The University of Michigan has just opened a brand-new testing facility for autonomous vehicles, or “AVs.”
MCity will test the AV technology in a very realistic off-roadway environment, a key step before connected and automated vehicles and systems are deployed on actual roadways.
Autonomous vehicles are something of a rarity. Companies like Google are running some tests on real roads, but seeing one on the road is a little like spotting a hummingbird in your yard: a brief, fascinating sight, sparking curiosity as you watch it disappear into the world.
But Kevin DeSouza predicts that in the not-too-distant future, AVs will be extremely commonplace and will completely disrupt current business models.
DeSouza is with the Center for Technology Innovation, and a professor in the School of Public Affairs at Arizona State University. He says there are two key factors for widespread adoption of autonomous vehicles. The first is price, and the second is safety.
As far as price goes, DeSouza says we can expect the typical trend for new technology. Autonomous vehicles will be prohibitively expensive at first, before gradually coming down to a price range more accessible to consumers at large.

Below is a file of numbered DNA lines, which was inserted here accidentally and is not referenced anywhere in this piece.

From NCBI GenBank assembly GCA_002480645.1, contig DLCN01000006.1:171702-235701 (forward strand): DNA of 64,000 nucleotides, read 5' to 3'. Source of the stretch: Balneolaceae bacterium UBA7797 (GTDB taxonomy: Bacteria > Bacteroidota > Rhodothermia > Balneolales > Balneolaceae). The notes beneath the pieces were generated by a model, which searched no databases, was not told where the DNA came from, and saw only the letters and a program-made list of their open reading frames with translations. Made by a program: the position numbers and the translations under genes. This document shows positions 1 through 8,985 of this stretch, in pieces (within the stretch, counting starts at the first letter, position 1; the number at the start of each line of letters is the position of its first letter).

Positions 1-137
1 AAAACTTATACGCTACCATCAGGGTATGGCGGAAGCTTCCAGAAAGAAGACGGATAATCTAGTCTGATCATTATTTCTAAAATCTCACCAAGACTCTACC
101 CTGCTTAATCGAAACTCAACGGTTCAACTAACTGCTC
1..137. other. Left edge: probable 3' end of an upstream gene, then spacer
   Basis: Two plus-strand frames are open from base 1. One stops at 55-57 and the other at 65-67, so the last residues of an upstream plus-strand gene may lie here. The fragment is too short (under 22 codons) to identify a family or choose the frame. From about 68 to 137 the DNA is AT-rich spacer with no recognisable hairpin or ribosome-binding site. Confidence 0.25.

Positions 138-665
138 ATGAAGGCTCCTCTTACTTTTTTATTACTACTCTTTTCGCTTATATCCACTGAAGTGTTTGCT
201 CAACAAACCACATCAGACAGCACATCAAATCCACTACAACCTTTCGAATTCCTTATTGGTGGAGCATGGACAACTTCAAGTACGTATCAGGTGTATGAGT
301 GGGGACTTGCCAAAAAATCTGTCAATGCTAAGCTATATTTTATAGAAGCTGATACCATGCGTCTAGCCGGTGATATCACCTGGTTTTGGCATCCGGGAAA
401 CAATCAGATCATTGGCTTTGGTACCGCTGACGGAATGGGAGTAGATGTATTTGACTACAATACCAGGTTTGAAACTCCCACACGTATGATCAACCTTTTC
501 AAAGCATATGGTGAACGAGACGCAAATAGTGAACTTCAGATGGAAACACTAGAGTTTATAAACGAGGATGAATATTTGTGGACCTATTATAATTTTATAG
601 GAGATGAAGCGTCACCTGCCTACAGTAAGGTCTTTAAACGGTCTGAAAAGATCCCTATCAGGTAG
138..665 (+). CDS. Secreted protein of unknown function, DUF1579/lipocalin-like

No surprises there, that’s how the marketplace works. He says the issue that might require more convincing is safety. But so far, the numbers look good.
“If you look at what Google and a few of the other players in the AV market have identified, they have logged countless hours of accident-free travel,” DeSouza says.
In the cases in which an autonomous vehicle has been involved in an accident, he tells us that the fault has fallen on the human driver operating the other vehicle and trying to break a traffic law.
According to DeSouza, autonomous vehicles are much safer than human drivers because they are “engineered to be highly risk averse, so they actually follow all of the programmed rules that we train drivers on when we have them go for a defensive driving class.”
He says autonomous vehicles will reduce accidents, drunk driving, seating and traffic fines, and a lot of other negative things we associate with driving.
DeSouza envisions a society in which instead of using our cars to get from point A to point B and then leaving them idle for everything in between, we will utilize our vehicles’ automated nature to put them to work.
Instead of each individual owning their own AV, he says we will be able to share and rent these vehicles in real time.
“It is going to be more like ride sharing, more community-oriented approaches to how AVs get managed,” he says. As a direct result, he predicts a huge reduction in traffic congestion.
DeSouza tells us more about what the future of autonomous cars will look like in our conversation above.
-- Ryan Grimes, Stateside